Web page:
It's time to toast Bilbo and Frodo Baggins on Hobbit Day and Tolkien Week. Celebrated by fans of the "Lord of the Rings" book and movie series worldwide, Tuesday is the mutual birthday of author John Ronald Reuel Tolkien's hobbit heroes.
The date, Sept. 22, also falls one day after the anniversary of the publication of "The Hobbit" on Sept. 21, 1937.
"Hobbit Day is a virtually ideal holiday incorporating attractive elements of several others," read a statement from the American Tolkien Society, which started the observance in 1978. It compares the celebration to "the masquerade fun of Halloween, the feast of Thanksgiving, the exchange of greeting cards and gifts associated with Christmas and birthdays, the picnic atmosphere of Labor Day and Memorial Day, the fireworks of Independence Day." If you don't have any feasts or fireworks readily available, we put together some other DIY ideas.
— Maria Popova (@brainpicker) September 21, 2015
1. Go on a quest. It doesn't have to be far or with the aim of saving the world, just get outside and explore. “The Road goes ever on and on down from the door where it began," reads one familiar passage from "The Fellowship Of The Ring," continuing, "Now far ahead the Road has gone, and I must follow, if I can.”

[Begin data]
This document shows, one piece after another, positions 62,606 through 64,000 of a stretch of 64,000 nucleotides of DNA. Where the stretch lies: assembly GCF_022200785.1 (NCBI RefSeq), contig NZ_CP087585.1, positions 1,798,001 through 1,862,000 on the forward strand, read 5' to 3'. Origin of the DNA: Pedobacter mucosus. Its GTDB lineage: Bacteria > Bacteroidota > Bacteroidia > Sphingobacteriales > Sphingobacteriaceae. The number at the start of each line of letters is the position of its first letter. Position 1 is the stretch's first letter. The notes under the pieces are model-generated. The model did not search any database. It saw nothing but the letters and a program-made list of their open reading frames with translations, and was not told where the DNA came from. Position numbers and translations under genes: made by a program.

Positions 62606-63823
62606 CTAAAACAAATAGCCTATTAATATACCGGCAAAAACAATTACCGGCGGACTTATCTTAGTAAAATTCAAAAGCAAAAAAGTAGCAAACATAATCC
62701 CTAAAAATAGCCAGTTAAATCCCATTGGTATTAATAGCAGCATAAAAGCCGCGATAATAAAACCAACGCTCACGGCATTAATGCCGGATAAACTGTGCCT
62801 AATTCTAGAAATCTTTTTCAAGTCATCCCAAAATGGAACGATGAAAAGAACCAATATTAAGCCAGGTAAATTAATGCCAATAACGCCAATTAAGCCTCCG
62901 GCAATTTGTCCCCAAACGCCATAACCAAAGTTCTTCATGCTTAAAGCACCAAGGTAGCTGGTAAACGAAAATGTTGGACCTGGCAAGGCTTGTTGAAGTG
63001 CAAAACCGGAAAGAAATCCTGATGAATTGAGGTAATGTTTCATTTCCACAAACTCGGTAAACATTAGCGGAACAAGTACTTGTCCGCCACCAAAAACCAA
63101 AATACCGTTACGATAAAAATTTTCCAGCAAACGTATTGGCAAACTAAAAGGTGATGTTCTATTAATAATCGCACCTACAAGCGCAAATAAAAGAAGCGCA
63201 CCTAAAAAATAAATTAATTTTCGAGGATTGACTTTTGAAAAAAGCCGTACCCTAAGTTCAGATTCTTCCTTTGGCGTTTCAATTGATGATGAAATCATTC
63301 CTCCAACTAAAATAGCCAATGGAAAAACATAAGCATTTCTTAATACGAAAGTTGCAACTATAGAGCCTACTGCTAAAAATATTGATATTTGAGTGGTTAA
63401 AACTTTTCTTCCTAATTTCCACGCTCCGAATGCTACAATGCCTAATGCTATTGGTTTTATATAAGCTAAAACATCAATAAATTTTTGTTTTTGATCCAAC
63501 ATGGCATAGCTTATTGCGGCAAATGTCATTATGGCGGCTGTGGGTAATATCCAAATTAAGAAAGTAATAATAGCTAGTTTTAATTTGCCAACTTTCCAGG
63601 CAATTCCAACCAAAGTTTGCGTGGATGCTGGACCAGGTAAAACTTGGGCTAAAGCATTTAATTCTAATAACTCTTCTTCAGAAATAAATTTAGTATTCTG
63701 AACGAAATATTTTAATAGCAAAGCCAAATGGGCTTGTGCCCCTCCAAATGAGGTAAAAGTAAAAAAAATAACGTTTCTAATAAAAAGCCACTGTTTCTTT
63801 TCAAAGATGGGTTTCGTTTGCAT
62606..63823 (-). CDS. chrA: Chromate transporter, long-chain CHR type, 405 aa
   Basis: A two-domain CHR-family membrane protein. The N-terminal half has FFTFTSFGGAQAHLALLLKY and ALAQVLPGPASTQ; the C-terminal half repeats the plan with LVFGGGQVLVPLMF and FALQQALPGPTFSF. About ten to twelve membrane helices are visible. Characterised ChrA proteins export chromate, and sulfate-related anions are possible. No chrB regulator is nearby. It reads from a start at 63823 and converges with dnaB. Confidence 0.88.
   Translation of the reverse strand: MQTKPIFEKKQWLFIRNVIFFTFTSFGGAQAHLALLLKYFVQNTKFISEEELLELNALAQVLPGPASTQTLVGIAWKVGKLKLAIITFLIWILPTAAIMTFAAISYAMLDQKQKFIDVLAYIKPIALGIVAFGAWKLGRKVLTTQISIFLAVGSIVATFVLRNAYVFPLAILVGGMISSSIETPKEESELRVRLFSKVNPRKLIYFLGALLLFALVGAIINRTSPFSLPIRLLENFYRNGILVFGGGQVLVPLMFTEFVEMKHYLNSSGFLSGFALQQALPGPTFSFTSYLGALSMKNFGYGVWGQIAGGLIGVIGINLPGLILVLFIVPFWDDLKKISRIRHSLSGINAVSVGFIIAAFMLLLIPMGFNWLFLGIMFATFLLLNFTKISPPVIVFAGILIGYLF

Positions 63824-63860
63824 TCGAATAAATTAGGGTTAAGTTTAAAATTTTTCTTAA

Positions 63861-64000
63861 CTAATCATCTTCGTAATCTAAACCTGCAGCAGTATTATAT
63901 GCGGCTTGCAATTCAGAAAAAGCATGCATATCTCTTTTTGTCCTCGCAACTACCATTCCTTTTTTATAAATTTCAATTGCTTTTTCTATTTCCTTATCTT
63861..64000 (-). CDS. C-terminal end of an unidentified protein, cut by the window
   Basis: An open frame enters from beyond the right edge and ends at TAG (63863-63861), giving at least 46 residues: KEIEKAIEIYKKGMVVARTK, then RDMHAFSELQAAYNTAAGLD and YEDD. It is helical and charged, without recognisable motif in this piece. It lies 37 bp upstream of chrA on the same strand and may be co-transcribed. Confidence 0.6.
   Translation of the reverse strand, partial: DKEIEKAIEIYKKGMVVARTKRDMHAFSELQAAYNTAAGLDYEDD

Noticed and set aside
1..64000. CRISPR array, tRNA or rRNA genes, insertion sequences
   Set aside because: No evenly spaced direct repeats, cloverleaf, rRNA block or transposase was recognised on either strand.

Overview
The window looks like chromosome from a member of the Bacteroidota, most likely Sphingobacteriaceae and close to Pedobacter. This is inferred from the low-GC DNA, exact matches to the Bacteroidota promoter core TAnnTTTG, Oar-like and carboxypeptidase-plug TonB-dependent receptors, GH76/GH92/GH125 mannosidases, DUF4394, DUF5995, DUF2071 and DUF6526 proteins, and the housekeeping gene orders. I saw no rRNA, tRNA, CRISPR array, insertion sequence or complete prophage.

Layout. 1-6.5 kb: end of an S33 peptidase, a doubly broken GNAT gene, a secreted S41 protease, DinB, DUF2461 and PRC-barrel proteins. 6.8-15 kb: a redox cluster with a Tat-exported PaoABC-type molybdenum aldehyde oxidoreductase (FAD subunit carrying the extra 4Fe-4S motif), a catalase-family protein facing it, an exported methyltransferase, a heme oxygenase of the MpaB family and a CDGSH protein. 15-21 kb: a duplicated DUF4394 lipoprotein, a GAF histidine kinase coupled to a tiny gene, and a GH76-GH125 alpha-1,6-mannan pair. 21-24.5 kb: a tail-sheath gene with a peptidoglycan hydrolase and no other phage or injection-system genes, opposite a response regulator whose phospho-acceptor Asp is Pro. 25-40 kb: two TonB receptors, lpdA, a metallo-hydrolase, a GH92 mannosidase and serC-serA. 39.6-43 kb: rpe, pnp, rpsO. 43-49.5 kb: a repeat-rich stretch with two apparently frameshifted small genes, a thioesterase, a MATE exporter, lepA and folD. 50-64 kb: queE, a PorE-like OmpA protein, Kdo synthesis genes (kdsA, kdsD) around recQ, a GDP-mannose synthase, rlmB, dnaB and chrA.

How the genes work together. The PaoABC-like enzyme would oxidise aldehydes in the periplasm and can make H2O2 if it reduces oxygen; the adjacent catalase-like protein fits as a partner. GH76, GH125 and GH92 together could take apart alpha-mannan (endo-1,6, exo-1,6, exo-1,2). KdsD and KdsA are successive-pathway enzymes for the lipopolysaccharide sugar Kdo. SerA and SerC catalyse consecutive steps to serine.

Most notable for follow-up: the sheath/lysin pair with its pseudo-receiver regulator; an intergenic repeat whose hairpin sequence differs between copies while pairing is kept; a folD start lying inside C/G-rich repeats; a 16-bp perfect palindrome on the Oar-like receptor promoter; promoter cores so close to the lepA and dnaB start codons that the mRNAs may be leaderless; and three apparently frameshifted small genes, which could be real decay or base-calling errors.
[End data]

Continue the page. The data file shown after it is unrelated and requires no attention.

2. Read over your favorite passages from "The Hobbit" or the "Lord of the Rings" trilogy. Before entire film franchises, merchandise and subcultures existed around Tolkien's characters, the heart of the story lay only in the words.
3. Take your shoes off and parade around your home, work or school barefoot. Hobbits hardly wear shoes; why should you?
4. Host a movie marathon of all of the films from the series. If you watch the three-part "Hobbit" back to back with all three of the trilogy films, it should only take you 17 hours to watch all six installments. Agree with the Atlantic's Noah Berlatsky that Peter Jackson's films are a "violent betrayal of Tolkien"? See number two.
5. Tolkien was a passionate lover of languages and a creator of several invented ones. Attempt to learn one of his Middle Earth languages, such as Quenya or Sindarin.
In the words of the beloved author in the original Hobbit book, “May the wind under your wings bear you where the sun sails and the moon walks."